OT: keyboard layouts

Henry Spencer henry-lqW1N6Cllo0sV2N9l4h3zg at public.gmane.org
Sat Dec 13 22:24:20 UTC 2003

On Sat, 13 Dec 2003, Taavi Burns wrote:
> > Mainly, the very high costs of conversion, including a lengthy period of
> > operating both...
> Agreed.  But at what point do the long-term benefits of that marginal
> improvement overcome the initial cost of switching?

Possibly never, if the long-term benefits are small, the assumptions they
rest on are uncertain (will we still be using keyboards at all in 100
years?), and current users would get little benefit in return for the pain.

We routinely live with *many* decisions that are known to be suboptimal
but for which it just isn't worth switching.  For example, there is
general agreement that a somewhat wider railroad gauge (spacing between
the two rails) would be superior... but it's not going to happen, given
how many railyards, bridges, tunnels, etc. would have to be rebuilt. 

Note that if a keyboard switch *was* undertaken, something like the
Maltron keyboard almost certainly would be the new keyboard of choice. 
Dvorak's only virtue, in comparison, is physical compatibility with
Qwerty, and physical compatibility isn't that important in such a major
change:  retraining costs totally dominate equipment costs, most keyboards
have a limited working life anyway, Maltron keyboards would not be
expensive if made in really large numbers, and if we're going through the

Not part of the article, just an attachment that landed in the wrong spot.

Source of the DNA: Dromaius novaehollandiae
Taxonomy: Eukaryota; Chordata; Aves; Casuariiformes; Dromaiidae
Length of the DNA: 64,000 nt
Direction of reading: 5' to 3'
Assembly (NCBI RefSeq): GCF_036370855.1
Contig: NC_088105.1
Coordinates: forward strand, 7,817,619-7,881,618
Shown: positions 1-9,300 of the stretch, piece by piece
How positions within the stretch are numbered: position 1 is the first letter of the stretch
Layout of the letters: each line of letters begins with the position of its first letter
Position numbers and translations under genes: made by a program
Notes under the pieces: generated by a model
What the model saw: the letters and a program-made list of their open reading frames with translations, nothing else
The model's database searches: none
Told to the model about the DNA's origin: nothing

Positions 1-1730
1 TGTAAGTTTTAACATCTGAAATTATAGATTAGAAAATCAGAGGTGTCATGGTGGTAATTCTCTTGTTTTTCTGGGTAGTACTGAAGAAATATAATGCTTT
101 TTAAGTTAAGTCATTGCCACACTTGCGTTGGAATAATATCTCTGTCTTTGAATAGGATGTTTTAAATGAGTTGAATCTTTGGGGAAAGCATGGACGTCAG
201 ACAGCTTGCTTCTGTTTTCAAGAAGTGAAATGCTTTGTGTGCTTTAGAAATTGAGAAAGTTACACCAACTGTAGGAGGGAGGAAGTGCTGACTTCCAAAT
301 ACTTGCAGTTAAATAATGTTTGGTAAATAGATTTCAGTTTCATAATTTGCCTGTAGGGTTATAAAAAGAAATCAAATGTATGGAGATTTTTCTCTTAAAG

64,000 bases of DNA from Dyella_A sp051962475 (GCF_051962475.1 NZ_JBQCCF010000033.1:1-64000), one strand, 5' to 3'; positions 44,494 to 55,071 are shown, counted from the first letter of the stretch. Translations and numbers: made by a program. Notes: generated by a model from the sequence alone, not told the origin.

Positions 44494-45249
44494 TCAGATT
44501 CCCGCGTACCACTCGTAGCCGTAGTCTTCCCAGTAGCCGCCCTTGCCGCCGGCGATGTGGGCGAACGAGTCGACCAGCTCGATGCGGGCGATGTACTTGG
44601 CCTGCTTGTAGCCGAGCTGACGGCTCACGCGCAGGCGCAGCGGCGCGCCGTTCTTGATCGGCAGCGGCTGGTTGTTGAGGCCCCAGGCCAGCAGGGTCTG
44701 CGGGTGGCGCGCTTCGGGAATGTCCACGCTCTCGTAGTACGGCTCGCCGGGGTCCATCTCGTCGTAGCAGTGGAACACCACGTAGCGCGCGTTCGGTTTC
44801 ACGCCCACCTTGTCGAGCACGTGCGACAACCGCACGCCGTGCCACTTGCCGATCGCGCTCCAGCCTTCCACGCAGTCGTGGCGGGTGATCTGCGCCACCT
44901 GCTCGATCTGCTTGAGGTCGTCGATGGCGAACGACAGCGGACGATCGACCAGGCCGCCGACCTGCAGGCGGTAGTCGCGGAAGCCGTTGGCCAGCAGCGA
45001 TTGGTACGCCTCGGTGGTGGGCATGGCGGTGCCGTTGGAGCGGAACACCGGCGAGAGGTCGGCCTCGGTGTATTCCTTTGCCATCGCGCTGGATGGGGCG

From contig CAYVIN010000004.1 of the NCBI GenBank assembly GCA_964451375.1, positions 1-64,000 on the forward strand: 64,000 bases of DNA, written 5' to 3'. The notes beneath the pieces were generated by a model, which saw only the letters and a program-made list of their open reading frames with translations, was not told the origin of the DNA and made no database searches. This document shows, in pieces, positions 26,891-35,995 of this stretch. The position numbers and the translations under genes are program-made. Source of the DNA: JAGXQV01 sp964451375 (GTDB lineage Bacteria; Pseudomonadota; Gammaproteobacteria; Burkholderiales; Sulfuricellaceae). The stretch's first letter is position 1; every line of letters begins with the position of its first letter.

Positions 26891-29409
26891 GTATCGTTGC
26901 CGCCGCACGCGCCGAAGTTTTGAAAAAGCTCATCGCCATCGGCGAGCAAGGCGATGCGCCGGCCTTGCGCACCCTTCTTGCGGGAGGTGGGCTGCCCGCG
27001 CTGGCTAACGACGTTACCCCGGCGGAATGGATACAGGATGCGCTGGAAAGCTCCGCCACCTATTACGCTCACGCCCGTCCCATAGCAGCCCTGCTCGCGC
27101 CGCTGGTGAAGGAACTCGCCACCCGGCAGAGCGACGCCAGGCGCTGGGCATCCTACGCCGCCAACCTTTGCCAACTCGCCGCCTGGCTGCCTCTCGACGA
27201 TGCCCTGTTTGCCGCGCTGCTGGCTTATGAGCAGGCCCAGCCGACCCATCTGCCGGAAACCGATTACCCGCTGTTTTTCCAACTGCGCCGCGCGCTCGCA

pain of switching, we should go all the way to the optimal solution rather
than settling for a halfway point.  Almost all the "we should switch"
arguments also support "switch to Maltron, not Dvorak". 

> > You might perhaps be able to come up with a vaguely Maltron-ish remapping
> > of the standard layout.  The thumb areas would be tricky.
> It's still a qwerty, though.  I don't see how a logical remapping of
> a standard keyboard to some approximation of that would be of any use.

If it's of no use, then Dvorak is of no use.  The Maltron key layout was
designed with far more complete knowledge of typing ergonomics etc. than
the Dvorak layout; if you could shoehorn some approximation of it into a
Qwerty-based physical layout (which I'm unsure of), the result is quite
likely to be better than Dvorak. 

> > The cost of conversion, however, suggests that at most one switchover is
> > acceptable.
> You're saying that no switchover (to Dvoark) is acceptable.  How much
> better does something have to be for it to be worth it?

Preferably a factor of ten.  It has to be at least a factor of two to get
people excited.  10% just isn't enough when there are major compatibility

> The beautiful thing about the Dvorak is that you DON'T need to go out
> and buy anything special.  Windows can be configured to switch between
> qwerty and Dvorak using ALT-LEFTSHIFT.  Does it get any simpler than that?

That's not "simple", not if you have to configure every machine in a
company to do that.  There's a big difference between what's reasonable
for an organized conversion campaign, and what's reasonable for one person
with unusual needs/preferences. 

                                                          Henry Spencer
                                                       henry-lqW1N6Cllo0sV2N9l4h3zg at public.gmane.org

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